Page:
A Lady of Devices by Shelley Adina

Lady of Devices

I finally got to read one of Shelley Adina’s steampunk adventure novels!  I am not reviewing this book for any particular group.  I am reviewing it simply because I read it, and I like to write reviews for books I read.  This isn’t even the newest book in the series.  There are actually seven more after this one.

Lady of Devices is the first book in Shelley Adina’s “Magnificent Devices” steampunk adventure series.  It is the first steampunk novel I have ever read, and I must say that in the beginning I wasn’t sure I was going to like this genre, but as I read and began to care more and more about the main character, Lady Claire, I couldn’t put it down.  I finished the book in four evenings.  (I only have time to read for two or three hours an evening, and not every single evening either.)

In Lady of Devices, Lady Claire comes from a well-to-do family, but Lady Claire is more interested in science, chemistry to be exact, and inventions than she is in having her “coming out” party to find a husband.  Well, that gets put on the back burner anyway, when tragedy strikes her family, and her mother and little brother move to their other house some distance away.  Lady Claire is to follow after packing up the current house and wrapping up some loose ends.  However, other things happen to keep Lady Claire in London longer.

Lady Claire ends up in one adventure after another, and becomes of some interest to two young men, but one behaves quite oddly toward her.  I do really like the other young man and believe he is the type of young man that Lady Claire would find appealing, which she might if she weren’t distracted by other circumstances.

Shelley Adina did a wonderful job creating Lady Claire and the other characters in the book.  It is easy to like some of the characters and dislike a few of the others.  I also found myself reminiscing about Dickens’ Oliver Twist during certain scenes.

I liked this book very much and was a bit taken aback when Ms. Adina left me hanging at the end.  Smart marketing, leaving the reader wanting more when you’re writing a series.  🙂     Therefore, I cannot wait to get Her Devices and continue to follow Lady Claire on her further adventures.

I highly recommend this book to anyone who likes a good adventure, and to anyone who likes steampunk.  Also, anyone who likes a quick, easy read, and anyone with a love for Dickens will find reminiscences here, but this story definitely has much more action.

What I Need to Work On

Saturday, I attended my Writers’ Group.  We had another author as a guest speaker.  She writes Amish fiction as well as something called “Steam Punk” fiction.  I had never heard of Steam Punk fiction before but she even came dressed in Steam Punk apparel because upon leaving our Writers’ Group, she had a book signing for her Steam Punk fiction at a nearby historical railroad.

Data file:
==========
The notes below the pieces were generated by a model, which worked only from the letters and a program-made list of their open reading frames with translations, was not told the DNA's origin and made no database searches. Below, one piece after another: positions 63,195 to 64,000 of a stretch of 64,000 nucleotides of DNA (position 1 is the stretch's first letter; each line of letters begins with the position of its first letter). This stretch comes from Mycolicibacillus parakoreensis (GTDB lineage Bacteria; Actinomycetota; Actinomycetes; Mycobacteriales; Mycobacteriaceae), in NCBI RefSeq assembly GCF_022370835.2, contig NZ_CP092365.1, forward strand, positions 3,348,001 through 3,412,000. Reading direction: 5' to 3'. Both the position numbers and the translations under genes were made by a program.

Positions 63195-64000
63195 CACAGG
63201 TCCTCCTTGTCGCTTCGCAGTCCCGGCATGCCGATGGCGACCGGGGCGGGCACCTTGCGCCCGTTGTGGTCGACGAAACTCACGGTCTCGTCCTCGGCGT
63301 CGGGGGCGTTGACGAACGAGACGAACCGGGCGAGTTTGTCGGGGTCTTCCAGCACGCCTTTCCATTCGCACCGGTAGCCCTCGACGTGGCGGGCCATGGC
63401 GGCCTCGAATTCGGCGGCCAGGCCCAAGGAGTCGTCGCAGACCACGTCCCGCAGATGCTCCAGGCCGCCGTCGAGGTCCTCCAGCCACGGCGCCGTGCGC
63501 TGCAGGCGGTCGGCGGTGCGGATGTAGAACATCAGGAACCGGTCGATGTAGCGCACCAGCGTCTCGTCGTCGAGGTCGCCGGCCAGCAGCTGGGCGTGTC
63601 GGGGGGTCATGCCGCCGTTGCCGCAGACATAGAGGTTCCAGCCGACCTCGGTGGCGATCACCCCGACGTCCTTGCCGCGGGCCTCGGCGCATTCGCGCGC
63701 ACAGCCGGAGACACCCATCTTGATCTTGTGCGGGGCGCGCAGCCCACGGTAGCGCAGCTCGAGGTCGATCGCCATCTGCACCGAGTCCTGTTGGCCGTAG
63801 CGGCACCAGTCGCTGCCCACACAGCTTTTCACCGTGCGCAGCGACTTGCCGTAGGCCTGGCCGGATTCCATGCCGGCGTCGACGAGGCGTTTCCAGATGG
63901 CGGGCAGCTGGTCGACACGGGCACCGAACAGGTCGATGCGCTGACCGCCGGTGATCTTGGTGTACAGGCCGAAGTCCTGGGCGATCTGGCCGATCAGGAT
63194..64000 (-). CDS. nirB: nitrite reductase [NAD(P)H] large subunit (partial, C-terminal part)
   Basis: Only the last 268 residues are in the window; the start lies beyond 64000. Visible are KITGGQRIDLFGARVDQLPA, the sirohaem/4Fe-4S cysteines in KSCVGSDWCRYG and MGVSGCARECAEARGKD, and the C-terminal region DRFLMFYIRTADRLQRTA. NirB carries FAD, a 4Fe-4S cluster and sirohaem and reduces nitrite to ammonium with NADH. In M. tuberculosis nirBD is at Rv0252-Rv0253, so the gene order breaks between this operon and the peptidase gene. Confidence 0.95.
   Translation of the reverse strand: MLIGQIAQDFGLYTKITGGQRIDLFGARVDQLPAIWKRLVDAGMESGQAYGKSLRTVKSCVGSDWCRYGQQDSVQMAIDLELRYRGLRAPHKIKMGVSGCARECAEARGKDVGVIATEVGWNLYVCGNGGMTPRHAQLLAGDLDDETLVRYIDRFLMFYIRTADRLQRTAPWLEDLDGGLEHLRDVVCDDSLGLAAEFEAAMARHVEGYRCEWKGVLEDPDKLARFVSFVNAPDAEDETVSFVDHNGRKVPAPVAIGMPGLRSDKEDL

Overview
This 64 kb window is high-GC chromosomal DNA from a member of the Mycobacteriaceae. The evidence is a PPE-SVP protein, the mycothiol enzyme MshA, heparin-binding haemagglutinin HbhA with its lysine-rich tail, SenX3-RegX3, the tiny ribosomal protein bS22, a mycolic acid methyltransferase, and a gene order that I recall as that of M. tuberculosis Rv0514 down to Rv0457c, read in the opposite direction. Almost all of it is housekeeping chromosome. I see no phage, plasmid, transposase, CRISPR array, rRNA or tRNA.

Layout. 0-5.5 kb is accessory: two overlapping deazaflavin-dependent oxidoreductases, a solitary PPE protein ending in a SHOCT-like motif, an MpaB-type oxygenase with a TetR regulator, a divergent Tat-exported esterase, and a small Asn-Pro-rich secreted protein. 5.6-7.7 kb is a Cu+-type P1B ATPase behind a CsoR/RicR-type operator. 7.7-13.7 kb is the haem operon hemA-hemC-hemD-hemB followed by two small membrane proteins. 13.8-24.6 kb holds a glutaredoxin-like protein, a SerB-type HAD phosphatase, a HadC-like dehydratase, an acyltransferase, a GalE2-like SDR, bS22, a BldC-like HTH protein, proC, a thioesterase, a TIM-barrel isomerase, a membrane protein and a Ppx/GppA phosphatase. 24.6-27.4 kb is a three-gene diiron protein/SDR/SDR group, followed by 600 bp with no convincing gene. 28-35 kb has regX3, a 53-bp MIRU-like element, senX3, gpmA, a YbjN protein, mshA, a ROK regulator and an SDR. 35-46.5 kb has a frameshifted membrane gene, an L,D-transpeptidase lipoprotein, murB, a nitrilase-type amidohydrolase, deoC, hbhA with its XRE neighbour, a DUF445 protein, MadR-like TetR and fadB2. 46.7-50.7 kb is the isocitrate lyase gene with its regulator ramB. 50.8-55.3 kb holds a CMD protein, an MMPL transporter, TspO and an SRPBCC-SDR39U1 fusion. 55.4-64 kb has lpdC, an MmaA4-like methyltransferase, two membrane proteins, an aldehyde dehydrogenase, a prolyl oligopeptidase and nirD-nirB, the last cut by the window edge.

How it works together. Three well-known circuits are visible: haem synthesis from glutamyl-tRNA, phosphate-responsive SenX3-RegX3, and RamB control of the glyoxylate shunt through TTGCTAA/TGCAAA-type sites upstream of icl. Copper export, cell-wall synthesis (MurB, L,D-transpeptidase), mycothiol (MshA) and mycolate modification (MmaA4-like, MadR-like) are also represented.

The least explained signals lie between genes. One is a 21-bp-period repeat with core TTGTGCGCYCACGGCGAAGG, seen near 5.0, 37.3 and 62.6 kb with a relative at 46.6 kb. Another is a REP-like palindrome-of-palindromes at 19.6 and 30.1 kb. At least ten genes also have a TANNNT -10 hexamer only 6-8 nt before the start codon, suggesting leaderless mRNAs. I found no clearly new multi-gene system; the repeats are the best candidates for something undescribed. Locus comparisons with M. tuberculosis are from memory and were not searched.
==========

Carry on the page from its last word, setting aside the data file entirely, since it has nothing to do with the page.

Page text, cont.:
Her Amish fiction books are written under the name of Adina Senft and her Steam Punk books are written under the name of Shelley Adina.  She talked about several of her books and I was quite intrigued by the ones labeled as “Steam Punk” fiction.  I was disappointed that she didn’t have any books to sign and sell to our group due to time constraints, and probably because she needed what she brought for the book signing event.  Therefore, I will have to look for her books online.

She spoke to us about “World Building Through Your Character’s Eyes” (setting).  It was a wonderful workshop, though she went through it quite quickly because she normally takes three hours to teach it, and, for us, she had to squeeze it into one hour and forty minutes.  She had notes on an overhead, so I scribbled furiously in my notebook to be sure to catch the most important points, and, thankfully, she handed out a sheet with some of the more important points on it.  I have come to truly enjoy and value attending this writer’s group.  

I am learning so much, which brings me to the reason for the title of this post.  I stepped out of my comfort zone and shared two scenes of a story I am working on with a critique group, and they were very kind.  One lady blessed me by telling me all of the things she felt were very strong in my writing.  Those who told me my weakness, said, “point of view”.  I have been told this once before but this time it baffled me because I thought I was doing well with the point of view in this story.  In the past, with the story that I had been told had a confusing point of view, the person explaining it pointed it out to me and it was perfectly clear what I had done wrong.  I have been very careful not to do that with this story, and the thing they pointed out as the point of view issue seems strange to me because I am only sharing my main character’s thoughts and feelings.  The example they pointed to had a sentence or two of my main character’s thoughts before my secondary main character told her one of the stories of his life, and all she did was listen.

Do any of you have problems with point of view and how do you resolve it?  I will be researching point of view now to see if I can understand it better.  If you have any tips or advice on point of view, please leave a comment.  I would greatly appreciate it.